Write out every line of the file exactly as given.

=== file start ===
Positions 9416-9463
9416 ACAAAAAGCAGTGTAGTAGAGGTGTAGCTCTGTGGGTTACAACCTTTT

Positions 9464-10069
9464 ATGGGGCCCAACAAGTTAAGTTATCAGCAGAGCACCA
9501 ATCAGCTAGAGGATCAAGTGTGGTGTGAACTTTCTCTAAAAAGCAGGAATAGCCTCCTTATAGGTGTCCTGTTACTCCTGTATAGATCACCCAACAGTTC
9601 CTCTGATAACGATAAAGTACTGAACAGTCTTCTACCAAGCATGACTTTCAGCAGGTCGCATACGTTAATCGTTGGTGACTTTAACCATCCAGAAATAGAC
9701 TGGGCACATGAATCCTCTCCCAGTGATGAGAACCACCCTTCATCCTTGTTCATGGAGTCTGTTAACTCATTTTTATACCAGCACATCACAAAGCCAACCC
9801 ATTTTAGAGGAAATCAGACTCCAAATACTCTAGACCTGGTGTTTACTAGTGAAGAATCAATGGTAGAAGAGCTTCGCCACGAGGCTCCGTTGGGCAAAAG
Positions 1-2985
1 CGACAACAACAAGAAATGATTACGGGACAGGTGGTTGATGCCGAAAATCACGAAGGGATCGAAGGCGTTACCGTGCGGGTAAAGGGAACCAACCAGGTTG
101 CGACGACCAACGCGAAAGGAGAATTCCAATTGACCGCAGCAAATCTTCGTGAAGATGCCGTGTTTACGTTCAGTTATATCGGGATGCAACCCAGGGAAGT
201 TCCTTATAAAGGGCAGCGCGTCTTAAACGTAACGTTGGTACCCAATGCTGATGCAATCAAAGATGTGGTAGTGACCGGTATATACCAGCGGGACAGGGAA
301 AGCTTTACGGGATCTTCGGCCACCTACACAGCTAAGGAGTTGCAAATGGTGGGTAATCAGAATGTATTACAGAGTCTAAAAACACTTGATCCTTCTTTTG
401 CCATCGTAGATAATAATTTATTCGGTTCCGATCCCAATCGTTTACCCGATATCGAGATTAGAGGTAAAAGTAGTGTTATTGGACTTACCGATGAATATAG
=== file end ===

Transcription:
Positions 9416-9463
9416 ACAAAAAGCAGTGTAGTAGAGGTGTAGCTCTGTGGGTTACAACCTTTT

Positions 9464-10069
9464 ATGGGGCCCAACAAGTTAAGTTATCAGCAGAGCACCA
9501 ATCAGCTAGAGGATCAAGTGTGGTGTGAACTTTCTCTAAAAAGCAGGAATAGCCTCCTTATAGGTGTCCTGTTACTCCTGTATAGATCACCCAACAGTTC
9601 CTCTGATAACGATAAAGTACTGAACAGTCTTCTACCAAGCATGACTTTCAGCAGGTCGCATACGTTAATCGTTGGTGACTTTAACCATCCAGAAATAGAC
9701 TGGGCACATGAATCCTCTCCCAGTGATGAGAACCACCCTTCATCCTTGTTCATGGAGTCTGTTAACTCATTTTTATACCAGCACATCACAAAGCCAACCC
9801 ATTTTAGAGGAAATCAGACTCCAAATACTCTAGACCTGGTGTTTACTAGTGAAGAATCAATGGTAGAAGAGCTTCGCCACGAGGCTCCGTTGGGCAAAAG
Positions 1-2985
1 CGACAACAACAAGAAATGATTACGGGACAGGTGGTTGATGCCGAAAATCACGAAGGGATCGAAGGCGTTACCGTGCGGGTAAAGGGAACCAACCAGGTTG
101 CGACGACCAACGCGAAAGGAGAATTCCAATTGACCGCAGCAAATCTTCGTGAAGATGCCGTGTTTACGTTCAGTTATATCGGGATGCAACCCAGGGAAGT
201 TCCTTATAAAGGGCAGCGCGTCTTAAACGTAACGTTGGTACCCAATGCTGATGCAATCAAAGATGTGGTAGTGACCGGTATATACCAGCGGGACAGGGAA
301 AGCTTTACGGGATCTTCGGCCACCTACACAGCTAAGGAGTTGCAAATGGTGGGTAATCAGAATGTATTACAGAGTCTAAAAACACTTGATCCTTCTTTTG
401 CCATCGTAGATAATAATTTATTCGGTTCCGATCCCAATCGTTTACCCGATATCGAGATTAGAGGTAAAAGTAGTGTTATTGGACTTACCGATGAATATAG